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Staff writer

Japan has a population problem. On that, there is consensus. But agreement on the nature of the problem is a bit more complicated.

While some believe the archipelago is too crowded and could do with fewer people, others are convinced the population is in danger of withering away to nothing.

If you are the government, the decline in births is a headache.

The national birthrate has become a thorn in the government’s side — spiraling steadily downward since 1947, when it hit a high of 4.54 births per woman, to the current figure and all-time low of 1.38. The shrinking statistic has the government worried it will take the economy and Japanese culture with it.

So concerned is the government, that in 1997 the Prime Minister’s Office produced a paper detailing the threats of a shrinking populace, and in April the Health and Welfare Ministry set up a division under the Child and Families Bureau to pound out policy to stem the population drop.

The line coming from the government is that if Japan is not careful, it is going to send itself into the poorhouse.

But if you are Paul Ehrlich, professor of population studies and head of the Center for Conservation Biology at Stanford University, there has never been a better time to let the population shrink because it is now that Japan has the strength and resources to deal with it.

By the middle of the next century, the nation’s population is expected to drop 20 percent to around 100 million.

And if taken to its mathematically logical but laughable conclusion, the current birthrate would in 3500 leave Japan a lonely place — with only one person.

“The fall in the birthrate will certainly affect the economy,” said Hiroaki Yamada of the Health Ministry group.

A gradual reduction in the nation’s population — fewer youth, more old folks — trim the number of productive citizens, sap national vitality and dent the economy, he explained.

With a smaller population, tax revenues will drop and there will be a shortage of funds for pensions and social welfare, Yamada said.

But to Ehrlich, the falling population is less an impending disaster and more of a blessing.

“Japan’s population should be shrinking for years to come,” he said. “I think Japan might be a really wonderful place to live with 25 million people.”

A shrinking population is a timely trend and opportunity not to be squandered, argued the distinguished population expert, who was recently in Tokyo to accept the Blue Planet Prize, an environmental award for his work on biology and population from the Asahi Glass Foundation.

Instead of piecing together a policy to prop up the already inflated population, the government should take advantage of the falling birthrate to achieve a more appropriate population, he said.

“I think that what the government should be doing is to encourage small families and working longer (in life). The government should be looking for social policies that will relieve problems of a stationary population — something that is a certainty in the future.”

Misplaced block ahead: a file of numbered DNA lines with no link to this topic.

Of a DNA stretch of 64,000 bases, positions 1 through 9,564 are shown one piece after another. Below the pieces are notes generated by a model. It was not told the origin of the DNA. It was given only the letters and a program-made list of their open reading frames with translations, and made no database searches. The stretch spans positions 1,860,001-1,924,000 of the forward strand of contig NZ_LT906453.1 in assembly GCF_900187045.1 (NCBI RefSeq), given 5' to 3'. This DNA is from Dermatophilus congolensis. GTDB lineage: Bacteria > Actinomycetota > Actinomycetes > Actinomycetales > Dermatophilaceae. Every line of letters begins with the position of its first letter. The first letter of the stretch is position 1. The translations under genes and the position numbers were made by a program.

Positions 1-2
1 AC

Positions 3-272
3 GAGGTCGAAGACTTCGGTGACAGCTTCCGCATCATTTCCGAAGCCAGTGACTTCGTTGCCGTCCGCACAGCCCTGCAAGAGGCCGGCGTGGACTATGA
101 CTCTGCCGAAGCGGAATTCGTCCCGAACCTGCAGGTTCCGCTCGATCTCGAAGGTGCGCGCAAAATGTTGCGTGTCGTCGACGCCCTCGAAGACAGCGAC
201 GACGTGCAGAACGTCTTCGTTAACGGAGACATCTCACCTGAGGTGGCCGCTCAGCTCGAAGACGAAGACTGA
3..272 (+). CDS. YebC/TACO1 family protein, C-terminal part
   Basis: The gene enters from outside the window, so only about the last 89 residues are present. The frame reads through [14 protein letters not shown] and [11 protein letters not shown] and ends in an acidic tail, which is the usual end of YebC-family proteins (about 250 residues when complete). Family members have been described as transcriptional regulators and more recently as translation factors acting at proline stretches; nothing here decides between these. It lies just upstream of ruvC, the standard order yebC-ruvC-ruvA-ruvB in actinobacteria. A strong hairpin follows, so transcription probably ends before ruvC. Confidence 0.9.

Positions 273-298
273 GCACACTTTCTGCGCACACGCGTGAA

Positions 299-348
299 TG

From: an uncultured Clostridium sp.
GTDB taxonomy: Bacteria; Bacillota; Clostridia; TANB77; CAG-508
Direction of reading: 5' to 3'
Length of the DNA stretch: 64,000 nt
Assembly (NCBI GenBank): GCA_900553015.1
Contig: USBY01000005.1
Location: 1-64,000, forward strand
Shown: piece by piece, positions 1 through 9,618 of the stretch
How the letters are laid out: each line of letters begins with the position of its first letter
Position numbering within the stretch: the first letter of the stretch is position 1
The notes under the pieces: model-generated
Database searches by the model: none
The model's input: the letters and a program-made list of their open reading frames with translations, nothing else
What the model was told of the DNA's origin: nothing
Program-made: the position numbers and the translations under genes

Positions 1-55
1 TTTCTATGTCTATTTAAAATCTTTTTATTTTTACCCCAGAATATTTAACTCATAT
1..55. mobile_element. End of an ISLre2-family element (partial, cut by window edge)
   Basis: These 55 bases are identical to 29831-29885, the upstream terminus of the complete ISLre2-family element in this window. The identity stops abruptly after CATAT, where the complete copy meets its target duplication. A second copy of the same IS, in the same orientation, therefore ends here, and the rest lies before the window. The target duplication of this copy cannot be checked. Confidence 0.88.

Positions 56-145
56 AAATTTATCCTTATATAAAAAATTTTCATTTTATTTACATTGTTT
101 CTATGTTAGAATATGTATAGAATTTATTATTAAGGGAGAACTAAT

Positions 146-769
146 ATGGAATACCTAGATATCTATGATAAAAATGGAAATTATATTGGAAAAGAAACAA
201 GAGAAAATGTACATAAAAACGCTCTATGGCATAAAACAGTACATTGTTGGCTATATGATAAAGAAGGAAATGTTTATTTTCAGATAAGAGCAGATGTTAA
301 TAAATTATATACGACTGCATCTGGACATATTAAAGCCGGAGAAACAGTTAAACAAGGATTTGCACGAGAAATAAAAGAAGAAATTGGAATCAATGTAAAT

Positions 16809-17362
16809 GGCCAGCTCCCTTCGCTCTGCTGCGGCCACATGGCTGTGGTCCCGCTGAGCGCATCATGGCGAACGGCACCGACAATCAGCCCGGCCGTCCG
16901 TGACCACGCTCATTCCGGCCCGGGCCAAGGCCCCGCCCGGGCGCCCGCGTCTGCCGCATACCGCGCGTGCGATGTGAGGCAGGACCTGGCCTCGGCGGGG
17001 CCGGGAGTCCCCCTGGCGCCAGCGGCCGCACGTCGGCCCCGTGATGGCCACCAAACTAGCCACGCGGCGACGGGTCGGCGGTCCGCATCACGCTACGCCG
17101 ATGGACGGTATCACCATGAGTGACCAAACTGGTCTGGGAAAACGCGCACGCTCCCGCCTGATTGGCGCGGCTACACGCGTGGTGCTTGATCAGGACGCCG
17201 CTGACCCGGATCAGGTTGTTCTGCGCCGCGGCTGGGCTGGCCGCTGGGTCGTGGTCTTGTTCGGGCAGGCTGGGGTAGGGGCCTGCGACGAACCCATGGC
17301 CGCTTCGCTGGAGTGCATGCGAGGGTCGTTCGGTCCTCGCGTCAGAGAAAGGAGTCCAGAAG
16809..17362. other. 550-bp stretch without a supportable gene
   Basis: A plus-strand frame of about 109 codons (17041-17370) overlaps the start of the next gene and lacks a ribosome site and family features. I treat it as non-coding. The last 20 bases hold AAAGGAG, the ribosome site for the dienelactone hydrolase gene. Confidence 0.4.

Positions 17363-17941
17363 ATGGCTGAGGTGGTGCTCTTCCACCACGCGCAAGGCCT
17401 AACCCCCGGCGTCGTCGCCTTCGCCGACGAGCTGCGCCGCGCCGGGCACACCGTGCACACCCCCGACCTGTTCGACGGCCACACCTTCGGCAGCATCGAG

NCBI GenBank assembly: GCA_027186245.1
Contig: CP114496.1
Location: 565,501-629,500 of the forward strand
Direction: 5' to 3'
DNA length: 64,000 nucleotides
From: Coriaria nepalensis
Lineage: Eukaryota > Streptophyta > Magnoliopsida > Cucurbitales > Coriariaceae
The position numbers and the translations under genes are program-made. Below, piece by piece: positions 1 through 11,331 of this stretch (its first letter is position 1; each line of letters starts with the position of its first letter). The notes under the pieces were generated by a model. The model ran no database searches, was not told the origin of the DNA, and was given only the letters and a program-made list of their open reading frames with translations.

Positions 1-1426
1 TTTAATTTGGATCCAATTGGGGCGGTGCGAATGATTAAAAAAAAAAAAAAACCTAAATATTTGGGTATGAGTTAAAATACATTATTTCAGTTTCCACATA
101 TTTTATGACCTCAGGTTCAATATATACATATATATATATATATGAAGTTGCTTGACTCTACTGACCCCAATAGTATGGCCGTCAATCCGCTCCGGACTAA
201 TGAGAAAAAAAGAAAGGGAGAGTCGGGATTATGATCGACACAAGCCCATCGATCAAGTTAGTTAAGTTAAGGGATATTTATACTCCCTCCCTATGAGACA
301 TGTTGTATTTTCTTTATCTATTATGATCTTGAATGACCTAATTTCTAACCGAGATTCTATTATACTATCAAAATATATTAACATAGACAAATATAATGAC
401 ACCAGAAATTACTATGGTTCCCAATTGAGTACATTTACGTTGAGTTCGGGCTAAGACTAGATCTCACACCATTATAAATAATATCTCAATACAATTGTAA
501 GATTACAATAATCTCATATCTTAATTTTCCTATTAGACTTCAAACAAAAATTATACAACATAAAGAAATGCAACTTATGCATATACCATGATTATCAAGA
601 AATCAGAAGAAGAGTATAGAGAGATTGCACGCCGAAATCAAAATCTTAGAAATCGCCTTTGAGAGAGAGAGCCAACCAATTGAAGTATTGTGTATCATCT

Perhaps, something along the lines of helping industry shift from producing diapers for grandpa instead of baby clothes, he suggested, only half in jest.

Pushing to keep the population from shrinking is only postponing the inevitable, he argued, and this procrastination could prove dangerous.

“It is unavoidable. If you try to prevent a natural decrease in the population, you are passing on the problem of an aging population to future generations. And they may be less capable of addressing the problem.”

If Japan is ever going to tackle its population, now is the time, he said. The country has money, food for import is readily available and peace prevails. There is no guarantee this will be the case half a century from now.

Besides, economic contributions do not have to cease at a certain age. People should be able to continue being productive into their twilight years, he argued.

“There is no reason that people have to stop being economically productive at 65,” he said, emphasizing that senior citizens can be a resource, not a burden. If used wisely, the elderly can use their wealth of experience to pump money into the economy rather than simply being dead weight.

But the population problem goes beyond mere numbers. It is also a function of consumption.

“The key issue in judging overpopulation is not how many people can fit in any given space, but whether the population’s requirements for food, water, materials, energy (and) ecosystem services can be met on a sustainable basis,” he said.

As it is, Japan and others are living beyond their means and “can only be affluent and crowded with people only because the rest of the world is not.”

Yes, something needs to be done, he said, but encouraging a larger population is not it.

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